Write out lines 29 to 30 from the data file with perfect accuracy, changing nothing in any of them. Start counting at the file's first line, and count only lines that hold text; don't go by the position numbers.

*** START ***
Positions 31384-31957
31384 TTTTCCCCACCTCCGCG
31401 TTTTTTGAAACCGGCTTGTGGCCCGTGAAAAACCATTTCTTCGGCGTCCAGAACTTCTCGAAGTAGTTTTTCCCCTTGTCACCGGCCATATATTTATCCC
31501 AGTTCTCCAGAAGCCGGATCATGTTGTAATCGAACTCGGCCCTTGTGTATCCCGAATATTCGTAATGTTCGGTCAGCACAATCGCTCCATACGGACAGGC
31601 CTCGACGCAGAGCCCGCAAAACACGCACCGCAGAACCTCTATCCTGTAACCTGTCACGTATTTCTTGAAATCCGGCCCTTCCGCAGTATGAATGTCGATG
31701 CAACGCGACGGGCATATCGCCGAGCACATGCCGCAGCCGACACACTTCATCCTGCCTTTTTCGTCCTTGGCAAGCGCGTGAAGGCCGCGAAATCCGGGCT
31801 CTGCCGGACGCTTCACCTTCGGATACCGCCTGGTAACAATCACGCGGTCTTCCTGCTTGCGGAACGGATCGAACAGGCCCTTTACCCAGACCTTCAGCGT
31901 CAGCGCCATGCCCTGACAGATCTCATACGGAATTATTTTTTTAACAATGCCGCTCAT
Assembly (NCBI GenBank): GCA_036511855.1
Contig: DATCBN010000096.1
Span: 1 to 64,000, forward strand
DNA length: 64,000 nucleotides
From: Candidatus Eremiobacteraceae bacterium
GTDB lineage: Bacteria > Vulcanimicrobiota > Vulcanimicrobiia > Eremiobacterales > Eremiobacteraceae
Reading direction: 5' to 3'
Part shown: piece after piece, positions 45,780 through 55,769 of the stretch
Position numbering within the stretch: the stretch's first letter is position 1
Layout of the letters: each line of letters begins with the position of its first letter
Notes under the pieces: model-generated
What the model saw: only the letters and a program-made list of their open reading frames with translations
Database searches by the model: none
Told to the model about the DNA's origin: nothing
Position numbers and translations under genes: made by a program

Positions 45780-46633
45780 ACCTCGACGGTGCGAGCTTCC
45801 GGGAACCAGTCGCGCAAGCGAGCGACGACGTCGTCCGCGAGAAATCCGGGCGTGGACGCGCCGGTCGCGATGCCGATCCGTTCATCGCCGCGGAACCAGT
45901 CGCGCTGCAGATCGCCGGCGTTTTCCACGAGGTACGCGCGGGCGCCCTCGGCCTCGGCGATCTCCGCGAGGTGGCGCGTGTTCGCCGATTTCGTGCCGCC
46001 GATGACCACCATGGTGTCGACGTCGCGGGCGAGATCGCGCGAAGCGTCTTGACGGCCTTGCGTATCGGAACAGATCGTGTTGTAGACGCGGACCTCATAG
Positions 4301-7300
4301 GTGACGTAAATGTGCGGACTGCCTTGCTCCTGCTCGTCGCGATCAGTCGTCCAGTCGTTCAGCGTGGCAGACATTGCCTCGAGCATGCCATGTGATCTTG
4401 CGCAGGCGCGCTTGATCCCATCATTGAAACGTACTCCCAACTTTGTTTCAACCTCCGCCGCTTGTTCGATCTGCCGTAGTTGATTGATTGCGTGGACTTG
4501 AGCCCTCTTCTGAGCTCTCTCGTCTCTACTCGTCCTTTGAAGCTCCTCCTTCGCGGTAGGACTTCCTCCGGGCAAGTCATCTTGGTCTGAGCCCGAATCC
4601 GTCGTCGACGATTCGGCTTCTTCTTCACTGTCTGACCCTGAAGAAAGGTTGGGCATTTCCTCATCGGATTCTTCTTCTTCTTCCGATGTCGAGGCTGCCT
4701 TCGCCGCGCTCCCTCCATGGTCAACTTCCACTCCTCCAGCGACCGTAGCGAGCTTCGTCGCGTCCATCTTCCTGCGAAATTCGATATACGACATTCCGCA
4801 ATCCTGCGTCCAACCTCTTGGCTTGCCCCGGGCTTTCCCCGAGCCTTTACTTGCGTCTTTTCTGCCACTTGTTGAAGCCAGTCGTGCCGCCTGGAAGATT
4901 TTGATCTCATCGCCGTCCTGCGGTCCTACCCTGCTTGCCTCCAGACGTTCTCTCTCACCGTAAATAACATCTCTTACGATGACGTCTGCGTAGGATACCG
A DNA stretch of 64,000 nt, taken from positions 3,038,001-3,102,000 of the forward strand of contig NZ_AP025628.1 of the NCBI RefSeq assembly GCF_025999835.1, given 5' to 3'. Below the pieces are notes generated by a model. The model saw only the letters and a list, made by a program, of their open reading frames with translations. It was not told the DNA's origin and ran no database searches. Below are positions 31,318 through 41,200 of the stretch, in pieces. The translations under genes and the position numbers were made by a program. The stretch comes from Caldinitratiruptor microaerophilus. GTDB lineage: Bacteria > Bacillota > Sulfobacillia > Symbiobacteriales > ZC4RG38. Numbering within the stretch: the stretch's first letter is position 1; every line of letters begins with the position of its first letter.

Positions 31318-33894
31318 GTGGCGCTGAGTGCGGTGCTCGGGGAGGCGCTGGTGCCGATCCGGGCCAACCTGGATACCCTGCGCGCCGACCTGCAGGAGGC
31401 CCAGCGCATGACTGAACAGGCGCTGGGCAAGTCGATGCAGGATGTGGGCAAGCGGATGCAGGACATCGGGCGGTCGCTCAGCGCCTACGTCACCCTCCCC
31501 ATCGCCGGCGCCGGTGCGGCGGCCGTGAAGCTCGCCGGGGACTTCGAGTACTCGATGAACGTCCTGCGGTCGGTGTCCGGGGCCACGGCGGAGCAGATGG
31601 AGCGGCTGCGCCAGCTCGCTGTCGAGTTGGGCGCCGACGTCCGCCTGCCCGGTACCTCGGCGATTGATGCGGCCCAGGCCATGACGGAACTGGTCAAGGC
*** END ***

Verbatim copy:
Positions 4301-7300
4301 GTGACGTAAATGTGCGGACTGCCTTGCTCCTGCTCGTCGCGATCAGTCGTCCAGTCGTTCAGCGTGGCAGACATTGCCTCGAGCATGCCATGTGATCTTG